by Joe Tasca on 10/23/12 at 07:00 AM ET
After years of discussion, it looks like the NHL is ready to adopt a hybrid icing rule:
Oklahoma City Barons defenceman Taylor Fedun, who broke his leg on an icing race against the Wild in Minnesota in September 2011 and missed an entire season, certainly wants the hybrid icing rule that the AHL is trying out.
A linesman can now whistle icing if a blue-liner is ahead of a charging forward at the faceoff dots.
The league will vote on whether to keep it a permanent fixture on Nov. 19. It’ll likely stay in. The experiment is for the NHL’s benefit to determine if they’ll go that route as well.
You can bet hybrid icing will become a permanent fixture in the AHL, meaning the NHL will eventually follow suit, probably as soon as next season. It's a difficult rule to oppose, especially when you consider the hell Fedun had to go through after his horrific injury:
Fedun had a titanium rod and four screws placed in his right leg. Two screws were placed near his hip. Two other screws were placed near his knee. He spent a year rehabilitating the injury.
Minnesota's Kurtis Foster suffered a similar injury four years ago on a similar play, which is why hockey officials are studying a rule used by the NCAA.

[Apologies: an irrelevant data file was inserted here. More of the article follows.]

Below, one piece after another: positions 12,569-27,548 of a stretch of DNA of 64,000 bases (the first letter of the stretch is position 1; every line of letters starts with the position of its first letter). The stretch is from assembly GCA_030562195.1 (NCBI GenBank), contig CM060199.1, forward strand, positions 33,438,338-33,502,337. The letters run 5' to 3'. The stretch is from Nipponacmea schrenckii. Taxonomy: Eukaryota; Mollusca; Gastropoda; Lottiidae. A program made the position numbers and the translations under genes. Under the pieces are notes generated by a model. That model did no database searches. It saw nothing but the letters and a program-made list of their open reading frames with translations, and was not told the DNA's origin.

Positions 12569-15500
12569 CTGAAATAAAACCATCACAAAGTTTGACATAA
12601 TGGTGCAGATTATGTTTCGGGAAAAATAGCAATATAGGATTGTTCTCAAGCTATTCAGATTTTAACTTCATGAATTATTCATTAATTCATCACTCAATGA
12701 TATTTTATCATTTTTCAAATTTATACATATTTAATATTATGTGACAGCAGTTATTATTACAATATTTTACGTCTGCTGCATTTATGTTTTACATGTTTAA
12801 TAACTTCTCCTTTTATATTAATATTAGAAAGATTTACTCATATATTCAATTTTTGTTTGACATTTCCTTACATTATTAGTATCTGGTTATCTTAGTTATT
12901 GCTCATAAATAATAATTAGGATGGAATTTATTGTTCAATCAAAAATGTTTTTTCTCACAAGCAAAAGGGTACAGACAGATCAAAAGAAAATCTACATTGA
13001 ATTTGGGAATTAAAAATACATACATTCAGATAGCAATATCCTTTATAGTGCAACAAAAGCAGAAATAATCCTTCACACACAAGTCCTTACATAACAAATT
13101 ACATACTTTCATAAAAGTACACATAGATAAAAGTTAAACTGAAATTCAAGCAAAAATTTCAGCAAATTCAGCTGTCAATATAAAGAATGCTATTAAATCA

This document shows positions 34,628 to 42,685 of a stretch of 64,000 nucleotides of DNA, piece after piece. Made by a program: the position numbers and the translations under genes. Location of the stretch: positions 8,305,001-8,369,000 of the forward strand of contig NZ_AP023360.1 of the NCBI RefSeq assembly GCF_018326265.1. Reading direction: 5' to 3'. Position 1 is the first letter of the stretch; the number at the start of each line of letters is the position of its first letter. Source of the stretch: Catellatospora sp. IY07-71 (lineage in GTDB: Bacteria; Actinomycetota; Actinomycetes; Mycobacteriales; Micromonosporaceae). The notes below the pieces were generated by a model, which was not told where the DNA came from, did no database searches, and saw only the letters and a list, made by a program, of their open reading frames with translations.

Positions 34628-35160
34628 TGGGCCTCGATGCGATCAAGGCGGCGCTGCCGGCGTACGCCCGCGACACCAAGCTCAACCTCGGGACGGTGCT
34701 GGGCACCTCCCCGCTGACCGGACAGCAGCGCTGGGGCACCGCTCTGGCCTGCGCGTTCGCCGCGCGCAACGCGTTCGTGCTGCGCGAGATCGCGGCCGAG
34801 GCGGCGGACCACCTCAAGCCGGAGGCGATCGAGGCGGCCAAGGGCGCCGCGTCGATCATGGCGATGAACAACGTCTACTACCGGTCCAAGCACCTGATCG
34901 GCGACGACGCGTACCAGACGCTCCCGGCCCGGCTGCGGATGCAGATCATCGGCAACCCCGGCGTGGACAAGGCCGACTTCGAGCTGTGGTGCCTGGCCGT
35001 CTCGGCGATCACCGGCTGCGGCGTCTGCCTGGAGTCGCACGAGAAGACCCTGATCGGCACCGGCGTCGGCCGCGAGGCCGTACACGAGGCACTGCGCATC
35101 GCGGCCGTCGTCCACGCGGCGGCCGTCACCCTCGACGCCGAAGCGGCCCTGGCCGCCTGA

I always hold my breath when two players are racing after an iced puck. The potential for a career-ending injury is undeniable and it's not worth the risk. Without a doubt, this rule change has been a long time coming.
Be the first to comment.
Add a Comment
Please limit embedded image or media size to 575 pixels wide.
Most Recent Blog Posts
About Tasca's Take
Tasca's Take is written by Joe Tasca. Born and raised in Westerly, Rhode Island, Joe works as a broadcaster for seven radio stations in southern New England. Whether that's a testament to his on-air ability or because he has a desparate need for money is debatable.
Joe spends his summers playing golf, enjoying the beauty of Misquamicut Beach, and wining and dining girls who are easily awed by the mere presence of a radio personality. During the winter months, he can usually be found taking in a hockey game somewhere in North America. In the spring, he spends much of his time in botanical gardens tiptoeing through the tulips, while autumn is a time to frolic with his golden retrievers through piles of his neighbors’ leaves.